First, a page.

This week Nasa and Noaa reseachers both presented their conclusions of their calculations on weather and climate data collected during 2014. Using different data analysis tools, they came to the same result: 2014 is the warmest year ever since records began in the late 19th century. (more…)
Photo of the week: The Desolenator
Desalination of water usually is an energy-intensive and expensive process. The Desolenator is aiming to change that: it’s a cheap and easy-to-use solution to produce clean drinking water in regions where water scarcity is a problem. With the sun as only driving force, this piece of engineering is able to produce up to 15litres of clean water a day – enough for cooking and drinking of a small family. Not only salt water but also contaminated and dirty water can be transformed. The contaminated water is first heated up by the sun until it reaches boiling temperature, then electricity generated by the soler panel is used to boil it further and to vaporize the water. The condensed vapor is safe to drink. The Desolelanor has a price tag of 450$ but the team is working hard to get the price down so it becomes affordable for families who lack access to clean water. CEO Janssen: “… [water scarity, red.] will get worse—by 2025, close to 3 billion people will deal with water scarcity daily. We want to give them something that’s an affordable, family-sized device.”
Find out more: desolenator.com
Photo of the week: Holiday lights
By examining data from the Suomi NPP satellite, scientists of NASA have identified interesting patterns in nighttime light intensity during holiday seasons. In the Western World an increase of 30-50% in suburban areas is noted during Christmas and New Year’s time, while an increase is seen in the Middle East during the holy month of Ramadan. The data reveals patterns in the usage of energy in different societies and cultures. When we want to reduce greenhouse gases, it is necessary to understand such social phenomena that drive energy consumption. The data of the Suomi NPP satellite and processed by an algorithm which filters out reflection of the moon and influances of the clouds, will help scientists to do so.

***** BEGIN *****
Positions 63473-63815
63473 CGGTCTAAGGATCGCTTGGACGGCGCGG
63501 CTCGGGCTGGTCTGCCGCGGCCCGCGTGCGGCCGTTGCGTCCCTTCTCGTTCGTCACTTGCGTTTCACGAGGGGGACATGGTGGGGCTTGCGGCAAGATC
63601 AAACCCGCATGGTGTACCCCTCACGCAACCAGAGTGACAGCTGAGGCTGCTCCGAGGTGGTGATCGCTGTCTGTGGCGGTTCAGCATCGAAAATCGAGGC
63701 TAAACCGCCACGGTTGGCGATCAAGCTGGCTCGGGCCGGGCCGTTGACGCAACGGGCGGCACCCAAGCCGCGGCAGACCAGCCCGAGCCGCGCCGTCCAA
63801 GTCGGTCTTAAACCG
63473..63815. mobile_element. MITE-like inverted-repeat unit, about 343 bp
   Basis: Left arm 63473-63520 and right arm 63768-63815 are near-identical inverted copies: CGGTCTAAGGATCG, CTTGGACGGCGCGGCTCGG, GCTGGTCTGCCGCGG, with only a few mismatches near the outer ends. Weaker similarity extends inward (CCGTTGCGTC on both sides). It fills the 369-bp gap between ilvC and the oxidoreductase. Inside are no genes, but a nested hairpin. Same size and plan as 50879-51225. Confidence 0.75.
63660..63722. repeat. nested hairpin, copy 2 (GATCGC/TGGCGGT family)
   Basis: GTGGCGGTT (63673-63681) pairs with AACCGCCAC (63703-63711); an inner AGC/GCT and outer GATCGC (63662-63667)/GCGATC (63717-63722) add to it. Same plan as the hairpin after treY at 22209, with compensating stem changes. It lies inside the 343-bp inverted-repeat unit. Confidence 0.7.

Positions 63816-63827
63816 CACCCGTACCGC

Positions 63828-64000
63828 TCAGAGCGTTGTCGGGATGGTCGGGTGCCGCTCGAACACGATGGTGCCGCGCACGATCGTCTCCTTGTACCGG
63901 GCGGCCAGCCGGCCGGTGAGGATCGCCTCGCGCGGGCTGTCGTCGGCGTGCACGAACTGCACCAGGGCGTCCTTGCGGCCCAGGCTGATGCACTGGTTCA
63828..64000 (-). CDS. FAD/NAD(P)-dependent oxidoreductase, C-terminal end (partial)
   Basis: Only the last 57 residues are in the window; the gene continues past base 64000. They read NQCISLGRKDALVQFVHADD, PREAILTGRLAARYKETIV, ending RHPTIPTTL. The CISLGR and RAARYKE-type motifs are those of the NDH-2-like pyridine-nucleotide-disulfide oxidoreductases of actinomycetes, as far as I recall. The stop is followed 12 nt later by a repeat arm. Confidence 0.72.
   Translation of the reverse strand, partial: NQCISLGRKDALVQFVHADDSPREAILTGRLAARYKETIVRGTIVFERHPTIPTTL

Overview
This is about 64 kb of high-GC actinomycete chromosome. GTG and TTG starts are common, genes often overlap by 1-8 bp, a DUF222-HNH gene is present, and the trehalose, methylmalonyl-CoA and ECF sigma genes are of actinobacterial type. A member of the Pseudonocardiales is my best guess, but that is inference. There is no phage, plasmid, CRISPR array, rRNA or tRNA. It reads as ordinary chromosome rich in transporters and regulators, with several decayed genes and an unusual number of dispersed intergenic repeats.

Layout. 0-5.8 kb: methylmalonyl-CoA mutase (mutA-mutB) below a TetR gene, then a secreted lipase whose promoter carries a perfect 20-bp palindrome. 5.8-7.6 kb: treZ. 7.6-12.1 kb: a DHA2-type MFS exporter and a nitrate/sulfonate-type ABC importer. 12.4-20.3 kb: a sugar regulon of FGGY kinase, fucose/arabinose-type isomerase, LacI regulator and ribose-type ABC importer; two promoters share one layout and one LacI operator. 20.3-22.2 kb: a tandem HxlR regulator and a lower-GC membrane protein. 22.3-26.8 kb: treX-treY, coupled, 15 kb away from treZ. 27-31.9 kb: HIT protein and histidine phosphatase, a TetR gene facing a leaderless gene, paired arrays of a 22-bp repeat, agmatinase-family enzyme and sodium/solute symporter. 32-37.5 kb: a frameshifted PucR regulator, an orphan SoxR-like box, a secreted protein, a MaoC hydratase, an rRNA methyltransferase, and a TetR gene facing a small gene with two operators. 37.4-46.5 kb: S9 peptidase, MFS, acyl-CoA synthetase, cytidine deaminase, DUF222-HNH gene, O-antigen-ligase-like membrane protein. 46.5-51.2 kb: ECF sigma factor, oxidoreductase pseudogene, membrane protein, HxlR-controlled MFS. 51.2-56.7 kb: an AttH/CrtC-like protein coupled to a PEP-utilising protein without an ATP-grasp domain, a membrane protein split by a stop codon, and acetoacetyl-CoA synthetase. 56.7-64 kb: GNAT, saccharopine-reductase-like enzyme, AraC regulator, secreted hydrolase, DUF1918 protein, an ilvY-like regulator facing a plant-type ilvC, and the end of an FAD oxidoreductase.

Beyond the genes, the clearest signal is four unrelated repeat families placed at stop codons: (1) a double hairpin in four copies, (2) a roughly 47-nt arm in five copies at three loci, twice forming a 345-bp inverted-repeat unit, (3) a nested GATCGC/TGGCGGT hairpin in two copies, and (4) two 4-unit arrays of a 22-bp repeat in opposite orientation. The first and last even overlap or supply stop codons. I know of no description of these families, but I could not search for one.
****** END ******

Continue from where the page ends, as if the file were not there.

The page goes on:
Lima climate deal: business as usual or step forward?
Sunday 15th of December the yearly UN Climate Conference in Lima finished, two days late, with a deal between all 194 represented nations. For the first time in history, an agreement has been reached that commits every nation to reducing its rate of greenhouse gas emissions. The deal outlines the framework which will be the core of the necessary deal to take serious global action, to be agreed upon during the climate top in Paris in December 2015.
Photo of the week: “Poo-bus”
Last Thursday, Great-Britain’s first ‘poo bus’ made its maiden ride. Powered enirely by human feces and food waste, the Bio-bus can travel up to 186miles on one tank of the biomethane gas produced out of the waste by anaerobic bacteria. The bus will transport passengers between Bath city centre and Bristol airport, around 10 000 people a year. The engine is very similar to common Diesel engines, yet carbon dioxide emissions are at least 30% lower. Most important, the fuel is completely renewable and sustainable. It’s an example that with current technology it’s possible to create sustainable public transport which doesn’t compromise on comfort and yet increases the air quality.
Photo of the week: Brazil’s ongoing drougth
California is not the only place who’s suffering historical droughts. The Canteira system is at its lowest level on record, posing a serious threat to water provisions of South-America’s largest city Sao Paullo. The government was forced months ago to install daily rationing. If the current situation doesn’t change dramaticcaly, Sao Paola can fall dry by February next year. Brazil relies heavily on hydropower and has to start up very polluting coal plants since no water means no hydropower. In the meantime, many speculate about the reasons behind this unseen drought. Antonio Nobre (one of country’s most respected Earth scientists and climatologists) believes the far going deforestation in the Amazon and the almost complete disappearance of the Atlantic forest are the main reason. The forest used to cool down the region and inforced a water cycle which is now broken.